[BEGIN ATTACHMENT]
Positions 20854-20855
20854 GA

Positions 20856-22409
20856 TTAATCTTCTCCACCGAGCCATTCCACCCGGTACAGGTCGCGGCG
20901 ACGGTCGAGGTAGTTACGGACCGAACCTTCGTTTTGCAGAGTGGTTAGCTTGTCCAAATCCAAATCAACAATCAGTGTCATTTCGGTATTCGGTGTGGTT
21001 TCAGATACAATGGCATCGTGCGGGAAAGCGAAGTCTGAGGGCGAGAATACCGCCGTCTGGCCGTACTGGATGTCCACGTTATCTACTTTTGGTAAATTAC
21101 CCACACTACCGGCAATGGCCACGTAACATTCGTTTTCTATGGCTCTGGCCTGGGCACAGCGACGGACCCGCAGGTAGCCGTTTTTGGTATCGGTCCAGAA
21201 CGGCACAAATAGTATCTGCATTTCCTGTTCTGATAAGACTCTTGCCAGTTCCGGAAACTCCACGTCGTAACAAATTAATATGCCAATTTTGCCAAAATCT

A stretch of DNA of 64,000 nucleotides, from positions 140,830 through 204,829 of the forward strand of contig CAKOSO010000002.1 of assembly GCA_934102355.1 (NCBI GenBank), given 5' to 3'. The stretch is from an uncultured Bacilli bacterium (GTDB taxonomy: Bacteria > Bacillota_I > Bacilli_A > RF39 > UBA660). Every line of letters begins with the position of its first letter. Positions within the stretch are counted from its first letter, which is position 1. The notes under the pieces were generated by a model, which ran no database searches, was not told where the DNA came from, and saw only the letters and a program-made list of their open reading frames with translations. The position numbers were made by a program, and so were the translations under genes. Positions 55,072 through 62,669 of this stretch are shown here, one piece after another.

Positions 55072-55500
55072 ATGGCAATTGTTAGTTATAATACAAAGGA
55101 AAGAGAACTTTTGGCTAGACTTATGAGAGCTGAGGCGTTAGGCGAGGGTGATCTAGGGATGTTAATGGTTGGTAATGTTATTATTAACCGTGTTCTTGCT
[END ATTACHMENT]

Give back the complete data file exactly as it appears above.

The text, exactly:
Positions 20854-20855
20854 GA

Positions 20856-22409
20856 TTAATCTTCTCCACCGAGCCATTCCACCCGGTACAGGTCGCGGCG
20901 ACGGTCGAGGTAGTTACGGACCGAACCTTCGTTTTGCAGAGTGGTTAGCTTGTCCAAATCCAAATCAACAATCAGTGTCATTTCGGTATTCGGTGTGGTT
21001 TCAGATACAATGGCATCGTGCGGGAAAGCGAAGTCTGAGGGCGAGAATACCGCCGTCTGGCCGTACTGGATGTCCACGTTATCTACTTTTGGTAAATTAC
21101 CCACACTACCGGCAATGGCCACGTAACATTCGTTTTCTATGGCTCTGGCCTGGGCACAGCGACGGACCCGCAGGTAGCCGTTTTTGGTATCGGTCCAGAA
21201 CGGCACAAATAGTATCTGCATTTCCTGTTCTGATAAGACTCTTGCCAGTTCCGGAAACTCCACGTCGTAACAAATTAATATGCCAATTTTGCCAAAATCT

A stretch of DNA of 64,000 nucleotides, from positions 140,830 through 204,829 of the forward strand of contig CAKOSO010000002.1 of assembly GCA_934102355.1 (NCBI GenBank), given 5' to 3'. The stretch is from an uncultured Bacilli bacterium (GTDB taxonomy: Bacteria > Bacillota_I > Bacilli_A > RF39 > UBA660). Every line of letters begins with the position of its first letter. Positions within the stretch are counted from its first letter, which is position 1. The notes under the pieces were generated by a model, which ran no database searches, was not told where the DNA came from, and saw only the letters and a program-made list of their open reading frames with translations. The position numbers were made by a program, and so were the translations under genes. Positions 55,072 through 62,669 of this stretch are shown here, one piece after another.

Positions 55072-55500
55072 ATGGCAATTGTTAGTTATAATACAAAGGA
55101 AAGAGAACTTTTGGCTAGACTTATGAGAGCTGAGGCGTTAGGCGAGGGTGATCTAGGGATGTTAATGGTTGGTAATGTTATTATTAACCGTGTTCTTGCT